Camp Plunkett

Camp Curtis Guild
Part of Massachusetts Army National Guard
Reading, Lynnfield, and Wakefield, Massachusetts
Type National Guard Training Camp
Coordinates 42°32′22″N 71°04′34″W / 42.5394°N 71.0761°W / 42.5394; -71.0761Coordinates: 42°32′22″N 71°04′34″W / 42.5394°N 71.0761°W / 42.5394; -71.0761

Built 1916
Built by Massachusetts Army National Guard
In use 1916-Present
Massachusetts Army National Guard
Open to
the public
Prior Permission needed
Controlled by Massachusetts Army National Guard
Occupants Massachusetts Army National Guard
Battles/wars World War I, World War II, Cold War

Camp Curtis Guild is a Massachusetts Army National Guard camp located in the towns of Reading, Lynnfield, and Wakefield, Massachusetts. It is named after former Massachusetts governor Curtis Guild Jr.


During World War I, the site was leased from the Bay State Rifle Association by the United States Navy. The area then became known as Camp Plunkett and wooden barracks and mess halls were erected on the site. After the war, the land was returned to the association.[1]

In 1926 and at a cost of 26 million dollars, the land was bought by the Commonwealth of Massachusetts. On March 1 of that year, Governor Alvin T. Fuller named the camp in honor of the former governor Curtis Guild Jr. “in consideration of [his] public service and intimate connection with the military forces of the state and nation.”[1]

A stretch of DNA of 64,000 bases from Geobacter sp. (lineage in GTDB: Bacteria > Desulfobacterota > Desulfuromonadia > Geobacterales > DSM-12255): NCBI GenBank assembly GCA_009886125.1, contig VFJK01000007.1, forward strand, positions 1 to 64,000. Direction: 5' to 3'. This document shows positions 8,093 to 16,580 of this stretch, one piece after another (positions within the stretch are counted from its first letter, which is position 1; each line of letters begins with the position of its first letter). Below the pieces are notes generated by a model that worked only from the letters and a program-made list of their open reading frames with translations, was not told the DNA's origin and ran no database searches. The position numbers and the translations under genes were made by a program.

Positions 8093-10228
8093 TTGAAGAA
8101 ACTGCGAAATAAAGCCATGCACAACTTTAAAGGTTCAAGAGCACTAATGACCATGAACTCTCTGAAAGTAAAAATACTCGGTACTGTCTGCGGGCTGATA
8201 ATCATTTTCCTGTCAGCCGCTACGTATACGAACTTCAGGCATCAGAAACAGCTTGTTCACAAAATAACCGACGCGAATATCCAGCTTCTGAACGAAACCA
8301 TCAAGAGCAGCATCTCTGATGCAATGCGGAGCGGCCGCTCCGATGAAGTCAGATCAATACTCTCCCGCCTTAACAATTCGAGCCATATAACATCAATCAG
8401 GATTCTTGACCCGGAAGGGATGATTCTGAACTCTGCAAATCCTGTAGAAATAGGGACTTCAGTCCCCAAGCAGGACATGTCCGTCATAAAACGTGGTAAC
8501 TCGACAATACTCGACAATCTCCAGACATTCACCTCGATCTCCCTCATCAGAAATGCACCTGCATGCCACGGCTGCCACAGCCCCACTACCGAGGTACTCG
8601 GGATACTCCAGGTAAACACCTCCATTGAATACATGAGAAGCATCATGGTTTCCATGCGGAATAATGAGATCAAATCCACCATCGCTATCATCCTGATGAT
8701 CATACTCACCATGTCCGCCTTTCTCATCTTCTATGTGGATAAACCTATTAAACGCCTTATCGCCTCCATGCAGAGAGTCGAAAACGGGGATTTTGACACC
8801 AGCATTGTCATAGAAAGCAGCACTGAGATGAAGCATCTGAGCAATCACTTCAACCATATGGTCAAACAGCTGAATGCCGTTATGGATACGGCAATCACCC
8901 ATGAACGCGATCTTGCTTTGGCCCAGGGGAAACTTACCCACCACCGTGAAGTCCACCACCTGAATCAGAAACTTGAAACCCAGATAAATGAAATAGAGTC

During the time period between 1933 and 1936, a Works Progress Administration camp was operated by the state on the site. Several wood frame buildings were also erected on the site during this time.[1]

During World War II, the camp was operated by the First Service Command as a staging area for the Port of Boston. The camp was also utilized by the United States Coast Guard as well for training.[1]

In 1992, the army conducted a Lyme Disease Risk Assessment and noted that the disease was present in ticks at the facility, as well as the presence of human Lyme disease cases in the surrounding area.[2]

In 1998, the outdoor firing facility was closed after a stray bullet nearly struck a Lynnfield mother and her toddler.[2] Between 1967 and 1998, nineteen stray bullets were found in the abutting neighborhood. Prior to the closing of the range, police departments from the surrounding area used the outdoor range for training.[2] The incident resulted in the building of an indoor range at the facility.

Training Facilities

The facility contains fifteen training areas, two bivouac sites for company-sized elements, a land navigation site, a recovery training site, an engineer dig training site, a helipad, and an Engagement Skills Trainer. Ten miles of unmaintained roads are also present on the site to help with training for wheeled and tracked vehicles.[1]


A list of tenants that operate at the facility:[1]


External links

  • Official website
  • Flickr images of Camp Curtis Guild
  • Documentation of rifle training at the camp during World War I